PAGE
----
Teotihucan

Avenue of the Dead / 2:00 PM CST

Gazing below at the Avenue of the Dead, once the cultural center of the ancient Mesoamerican city of Teotihuacan established over 2 millennia ago, you could only imagine how the 125,000 inhabitants of the city went about their daily lives. We had reached the summit of the Pyramid of the Sun, built over the tombs of early Teotihuacan rulers. We were standing at the center of the once, vibrant Aztec civilization.

In just over 72 hours, I had embarked on one of my most impulsive trips yet, a weekend trip to Teotihuacan and Mexico City. It was the Thursday morning before the trip, I was planning to head back to San Francisco and I felt a sudden urge to explore Central America. It would be a great experience to add to my Experience Bank and I’d never been to Mexico. The only other time I’d been to Central or Latin America was my winter trip to Quito, Ecuador. 5 hours later, I had canceled my tickets to San Francisco, booked a round trip flight, and had landed in Mexico City.

Mexico City

I’d arrived at the hostel without knowing anyone in the city and with no plan. This was my first, truly solo, world trip. The following morning I’d met a Canadian traveler, Taylor, who had just arrived after a 2-week trek through Cuba. We left the hostel with the intention of exploring Chapultepec, one of the largest city parks in the Western Hemisphere. It’s home to the Castillo de Chapultepec, built during the colonial period and has housed Mexican heads of state until 1940.

Museo de Anthropologia skull bellas artes basilica

Over the course of the weekend, we had visited the Museo Nacional de Antropología, the Palacio de Bellas Artes, and the Basílica de Nuestra Señora de Guadalupe, among much more. The Museo Nacional de Antropología is the largest museum in Mexico and contains significant archaeological and anthropological artifacts from the Mexico’s pre-Columbian heritage, such as the Stone of the Sun and the Aztec Xochipilli statue. The Palacio de Bellas Artes is one of the most prominent cultural centers in Mexico City, housing murals by Diego RivieraSiqueiros, among others. On our last day, we visited the Basílica de Nuestra Señora de Guadalupe, a Roman Catholic church and national shrine of Mexico. Thousands of people visit the historic religious site every day. I would highly recommend visiting these sites if you ever take a trip to Mexico City.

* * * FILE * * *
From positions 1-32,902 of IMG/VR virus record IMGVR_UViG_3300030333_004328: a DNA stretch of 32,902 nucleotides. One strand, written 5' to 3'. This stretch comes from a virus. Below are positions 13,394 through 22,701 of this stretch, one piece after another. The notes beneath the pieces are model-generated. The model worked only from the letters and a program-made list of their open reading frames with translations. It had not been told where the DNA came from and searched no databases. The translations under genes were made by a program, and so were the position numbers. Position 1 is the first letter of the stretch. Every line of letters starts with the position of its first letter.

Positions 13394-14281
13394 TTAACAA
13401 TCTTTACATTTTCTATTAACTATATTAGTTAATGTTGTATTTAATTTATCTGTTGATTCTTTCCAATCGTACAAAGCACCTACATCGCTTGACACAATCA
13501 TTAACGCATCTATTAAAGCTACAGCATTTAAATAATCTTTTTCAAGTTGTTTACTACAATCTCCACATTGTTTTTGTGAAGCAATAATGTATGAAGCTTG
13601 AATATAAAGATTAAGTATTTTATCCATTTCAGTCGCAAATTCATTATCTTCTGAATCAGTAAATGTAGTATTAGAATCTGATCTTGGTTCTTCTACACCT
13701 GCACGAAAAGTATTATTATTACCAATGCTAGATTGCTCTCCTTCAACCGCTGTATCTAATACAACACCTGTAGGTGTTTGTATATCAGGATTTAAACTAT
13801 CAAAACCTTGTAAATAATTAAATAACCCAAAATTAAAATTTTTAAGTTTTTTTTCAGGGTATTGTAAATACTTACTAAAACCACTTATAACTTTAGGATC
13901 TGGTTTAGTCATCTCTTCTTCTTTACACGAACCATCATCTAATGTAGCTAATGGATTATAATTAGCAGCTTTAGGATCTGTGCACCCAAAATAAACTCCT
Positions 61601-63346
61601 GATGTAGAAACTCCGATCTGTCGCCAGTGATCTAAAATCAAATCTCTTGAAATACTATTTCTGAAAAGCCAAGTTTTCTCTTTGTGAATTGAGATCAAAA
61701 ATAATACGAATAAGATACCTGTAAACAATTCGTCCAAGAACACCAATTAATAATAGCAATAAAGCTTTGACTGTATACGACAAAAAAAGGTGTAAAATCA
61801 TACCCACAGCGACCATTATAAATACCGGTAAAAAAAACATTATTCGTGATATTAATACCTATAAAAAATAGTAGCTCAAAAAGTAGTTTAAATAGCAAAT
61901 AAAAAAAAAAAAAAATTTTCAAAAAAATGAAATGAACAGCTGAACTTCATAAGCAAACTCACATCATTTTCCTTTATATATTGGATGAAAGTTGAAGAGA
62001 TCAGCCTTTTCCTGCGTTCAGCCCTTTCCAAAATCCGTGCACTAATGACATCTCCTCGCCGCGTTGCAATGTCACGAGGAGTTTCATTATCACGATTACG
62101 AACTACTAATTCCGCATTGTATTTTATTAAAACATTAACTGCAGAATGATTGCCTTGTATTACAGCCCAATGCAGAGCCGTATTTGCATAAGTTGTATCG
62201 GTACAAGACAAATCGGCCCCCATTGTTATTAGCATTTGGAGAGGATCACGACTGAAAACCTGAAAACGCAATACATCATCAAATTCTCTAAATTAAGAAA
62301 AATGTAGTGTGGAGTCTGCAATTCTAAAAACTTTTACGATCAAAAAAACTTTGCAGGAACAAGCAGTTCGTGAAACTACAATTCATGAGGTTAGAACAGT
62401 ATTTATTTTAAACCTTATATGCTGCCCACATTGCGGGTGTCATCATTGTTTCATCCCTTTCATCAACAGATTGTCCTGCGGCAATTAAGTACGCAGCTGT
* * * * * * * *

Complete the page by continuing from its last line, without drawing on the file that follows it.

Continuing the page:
Taqueria

It wouldn’t be fair to talk about Mexico without mentioning the food. Besides a few bad experiences with a Chinese buffet and an American restaurant, Taylor and I had made a plan to solely eat street food, namely the hundreds of taquerias scattered around the city. For breakfast, lunch, and dinner, with a few exceptions, we had eaten tacos, gorditas, and sopes, but mostly tacos. At about 9 pesos a taco, we had some of the best food in the city. Every taqueria had their own blend of spices and sauces that made their tacos unique. We would often go “taqueria hopping”, stopping by several taquerias trying out different tacos at each one. These street vendors aren’t for the faint of heart, or stomach, but we didn’t have any issues and it was some of the best food we had on the trip. Highly recommended!

teotihucan pyramid of the sun

pyramid of the sun pyramid of the moon plaza avenue of the dead

On our last day, we booked a tour to check out the pyramids just outside of Mexico City. Within an hour, we were at the site of the ancient city of Teotihuacan, a name I still can’t pronounce. We started at the base of the Pyramid of the Moon, the second largest pyramid in the city, and serves as a direct contrast to the Pyramid of the Sun. Once at the top, you can gaze down the Avenue of the Dead. On either side, you can see several complex, multi-family compounds. At the far end of the plaza, you can see the Pyramid of the Sun, towering over the rest of the city. I’d always been a big history fanatic, but it felt unreal being at the site of a once flowering, ancient civilization, and imagining what the avenue may have looked like during one of the city’s many festivals. I would highly recommend checking out Teotihuacan if you’re planning a trip out there.

I was only in Mexico City for about 3 days, and I feel as though I still have not experienced a majority of what the city has to offer, with its numerous museums, parks, and historic sites. It was a very impulsive trip, but one I am glad to have added to my Experience Bank. I’d met many great people, made some new friends, and spoke more Spanish than I ever have in my entire life. Mexico City is definitely an experience I won’t forget.

Check out the short video I made while I was there:

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